Both fear and fearlessness rest on belief. But why do we believe what we do? Mainly because we’ve been told that the world is a certain way, or we are a certain way. Sometimes our beliefs turn out to be true; sometimes they don’t. My mother told me “Poindexters aren’t creative,” and I held on to that belief for far too long.
When you get right down to it, everything is hearsay except for the experiences we experience ourselves — and even those experiences are filtered through our five puny, fallable senses.
Frankly, the whole structure feels terribly tenuous. Here we are, making life decisions based on fear, which is fueled by these inordinately powerful, yet flimsy, unverifiable, and highly malleable beliefs.
There must be a better way.
What if everything you’re afraid of isn’t real? Or better yet… what if you choose to believe a different reality, one that includes your ultimate safety no matter what you do? Might that belief actually create the safety you so desperately seek?
What if Wallace and Henry were not mistaken in their belief that all would be well?
Look, what I’m suggesting is a major leap, I know. I’m asking you to sink into a place of faith that this world we see and touch and feel is not all there is. It’s not an easy jump, especially because most of us are taught the opposite: if it’s not measurable, it’s not real.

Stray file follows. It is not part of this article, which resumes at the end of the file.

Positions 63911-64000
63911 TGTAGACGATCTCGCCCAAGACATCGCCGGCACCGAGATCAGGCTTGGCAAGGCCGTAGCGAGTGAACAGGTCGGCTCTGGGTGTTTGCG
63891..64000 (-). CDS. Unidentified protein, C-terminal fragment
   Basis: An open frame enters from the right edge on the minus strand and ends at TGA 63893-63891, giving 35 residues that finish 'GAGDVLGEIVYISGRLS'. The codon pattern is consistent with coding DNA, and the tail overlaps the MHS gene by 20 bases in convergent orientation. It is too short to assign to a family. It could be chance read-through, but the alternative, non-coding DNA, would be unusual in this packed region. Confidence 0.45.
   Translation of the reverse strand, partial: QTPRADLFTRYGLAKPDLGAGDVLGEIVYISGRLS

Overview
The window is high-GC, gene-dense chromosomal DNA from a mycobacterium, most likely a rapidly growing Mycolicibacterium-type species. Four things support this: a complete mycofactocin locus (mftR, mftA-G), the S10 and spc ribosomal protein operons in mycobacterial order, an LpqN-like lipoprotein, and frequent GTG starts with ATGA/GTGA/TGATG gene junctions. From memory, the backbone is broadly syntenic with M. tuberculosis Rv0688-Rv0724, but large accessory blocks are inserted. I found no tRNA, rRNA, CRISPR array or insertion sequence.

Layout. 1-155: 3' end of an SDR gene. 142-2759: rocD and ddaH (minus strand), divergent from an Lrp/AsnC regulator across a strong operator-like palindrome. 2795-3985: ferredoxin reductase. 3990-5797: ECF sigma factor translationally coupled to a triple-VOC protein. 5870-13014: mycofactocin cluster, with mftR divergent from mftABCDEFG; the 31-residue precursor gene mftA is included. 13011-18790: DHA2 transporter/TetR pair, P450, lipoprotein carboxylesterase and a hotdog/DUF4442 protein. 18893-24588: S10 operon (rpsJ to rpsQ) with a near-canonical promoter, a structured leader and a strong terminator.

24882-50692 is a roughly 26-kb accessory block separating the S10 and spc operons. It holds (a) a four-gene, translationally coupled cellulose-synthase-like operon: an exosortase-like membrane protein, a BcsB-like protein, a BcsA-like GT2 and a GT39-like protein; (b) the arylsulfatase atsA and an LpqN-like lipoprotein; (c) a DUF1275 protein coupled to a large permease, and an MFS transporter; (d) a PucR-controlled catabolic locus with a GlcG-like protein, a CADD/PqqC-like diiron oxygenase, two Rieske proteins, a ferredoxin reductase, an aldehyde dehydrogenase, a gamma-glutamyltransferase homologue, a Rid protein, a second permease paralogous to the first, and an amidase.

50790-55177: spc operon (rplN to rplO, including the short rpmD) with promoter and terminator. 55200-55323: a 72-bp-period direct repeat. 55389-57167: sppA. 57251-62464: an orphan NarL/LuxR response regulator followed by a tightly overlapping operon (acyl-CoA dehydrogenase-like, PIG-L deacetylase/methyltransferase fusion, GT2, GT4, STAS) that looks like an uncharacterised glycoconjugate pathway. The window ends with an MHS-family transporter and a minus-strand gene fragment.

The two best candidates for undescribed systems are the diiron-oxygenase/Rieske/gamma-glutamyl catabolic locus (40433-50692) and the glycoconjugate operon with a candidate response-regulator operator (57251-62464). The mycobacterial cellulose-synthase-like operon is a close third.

We are taught that the reality our limited five senses dish up to us daily is the only reality. If you choose to believe that, then this rollercoaster ride of being human is all about trying to have the smoothest ride possible. Avoid pain at all costs. Take no risks.
But if you believe that this material world is only one reality, and like Wallace and Henry, you are always and already safe, then your entire life can be an improvisational exercise with no right or wrong way to play the scene. Fear diminishes. Levity returns. It’s all a game.
Which brings me, finally, to the woman in the dunking pool, who let her fear be part of the game, rather than letting it stop the game.
Yes, I trust that my true home is not of this world, but there are still steps in this world that must be taken. I have to get the house ready, put it on the market, box up my belongings, and say goodbye. All real tasks, some that require real courage.
That exuberant, joyful woman taught me that courage does not have to be grim. Far from it. Her wild, fear-conquering rituals showed me: I can meet my fears laughing. I can dance through them. I can play the game.